5 Reasons You Need to Rethink Baby Boomers Retiring
If you thought that baby boomers would continue retiring at their current rate, you might be surprised to know that it is already slowing. In fact, it would be wise to rethink everything you thought you knew about baby boomers retiring.
Longer Life Spans
When you think of baby boomers retiring, you probably think about how they leave their jobs for good at 65. As it turns out, though, this may be a bit of an antiquated notion seeing as how healthy lifestyles and advantages in healthcare have improved life expectancy significantly. This, in turn, offsets when people are going to retire.
Amongst other things, having a longer life to look forward to and being more physically active during this time has meant that many baby boomers actually don’t care to retire. As Nancy Collamer over at MyLifestyleCareer pointed out:
“…an increasing number of boomers say they really want to work in retirement. In fact according to, The “Work in Retirement: Myths and Motivations” study sponsored by Age Wave and Merrill Lynch Global Wealth Management, 72% of pre-retirees age 50+ now say that their ideal retirement includes work in some capacity.
An AARP survey called “Staying Ahead of the Curve: The AARP Work and Career Study” found that about a third of retirement-age people said they worked because they enjoyed it – a percentage that is roughly the same as those who said they had to work for financial reasons. This desire to extend our working years should come as no great surprise at a time when a 65-year-old man can expect to live, on average, until 84.5 years old, and a woman of the same age until 86.8 years old.”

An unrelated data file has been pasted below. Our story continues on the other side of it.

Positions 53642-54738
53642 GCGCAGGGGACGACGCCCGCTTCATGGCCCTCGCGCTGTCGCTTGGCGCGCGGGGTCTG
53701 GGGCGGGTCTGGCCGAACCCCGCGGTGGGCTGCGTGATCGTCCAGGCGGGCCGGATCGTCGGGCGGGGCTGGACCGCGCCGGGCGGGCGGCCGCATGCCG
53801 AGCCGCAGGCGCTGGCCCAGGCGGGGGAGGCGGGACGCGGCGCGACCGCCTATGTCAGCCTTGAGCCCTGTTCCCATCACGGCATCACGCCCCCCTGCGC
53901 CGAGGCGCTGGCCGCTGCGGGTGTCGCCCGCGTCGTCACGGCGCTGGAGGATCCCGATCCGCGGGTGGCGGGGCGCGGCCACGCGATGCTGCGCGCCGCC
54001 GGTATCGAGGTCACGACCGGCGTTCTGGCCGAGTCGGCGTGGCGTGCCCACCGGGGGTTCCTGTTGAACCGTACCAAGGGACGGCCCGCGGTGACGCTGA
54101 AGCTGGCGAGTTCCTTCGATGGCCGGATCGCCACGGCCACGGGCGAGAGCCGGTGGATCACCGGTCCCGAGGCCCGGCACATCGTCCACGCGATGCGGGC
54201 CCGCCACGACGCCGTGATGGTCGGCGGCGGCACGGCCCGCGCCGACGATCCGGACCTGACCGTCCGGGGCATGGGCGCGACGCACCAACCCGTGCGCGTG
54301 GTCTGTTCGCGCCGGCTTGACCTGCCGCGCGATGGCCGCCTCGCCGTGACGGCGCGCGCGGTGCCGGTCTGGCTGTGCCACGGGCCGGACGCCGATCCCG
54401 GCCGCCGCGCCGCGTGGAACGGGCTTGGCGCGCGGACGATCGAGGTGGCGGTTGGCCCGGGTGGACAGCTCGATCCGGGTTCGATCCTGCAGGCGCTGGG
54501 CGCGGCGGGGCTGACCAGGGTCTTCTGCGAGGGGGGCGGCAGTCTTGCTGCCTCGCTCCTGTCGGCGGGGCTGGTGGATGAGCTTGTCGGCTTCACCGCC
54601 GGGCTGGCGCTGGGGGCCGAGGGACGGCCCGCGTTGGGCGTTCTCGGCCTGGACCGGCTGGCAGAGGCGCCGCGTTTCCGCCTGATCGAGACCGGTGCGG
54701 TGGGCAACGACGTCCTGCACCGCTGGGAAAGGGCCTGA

Another great perspective on this issue comes from Paul Irving, the editor of The Upside of Aging and President of the Milken Institute. In this book, Irving elaborates on the unprecedented effects that a longer lifespan and willingness to continue working will have on the entire world.
Low Retirement Savings
Did you know the average American couple only has $5,000 set aside for retirement? Worse still, one-in-three have saved nothing for their retirement.
If you’re a regular reader, you know I’ve brought this up before. People habitually misjudge how much they need to retire.
Far too many people don’t understand the importance of using the asset dedication approach to investing. They rely too much on stocks but never put any money into investment-grade, high-quality corporate bonds.
As a result, the chances of baby boomers retiring on time are becoming more and more unlikely. Simply put, the vast majority of them won’t have enough money. Many will not be able to afford retirement at all.
When it comes to couples in their late 50s and 60s, those nearing retirement, the median only has $17,000 set aside in some kind of savings account (e.g. a 401(k)). That’s just the median, though, and that’s definitely not a lot of money to live off of.
Now, some of you might be wondering about pension programs or Social Security. Surely those will help out, right?
Eroded Pension System
Social Security is no longer a certainty. Most people understand that to some degree, and it makes sense that this one-time sure-thing is now keeping baby boomers from retiring when they had planned.
There’s also plenty of talk about Social Security getting adjusted or changing the age of retirement to 67 or 70.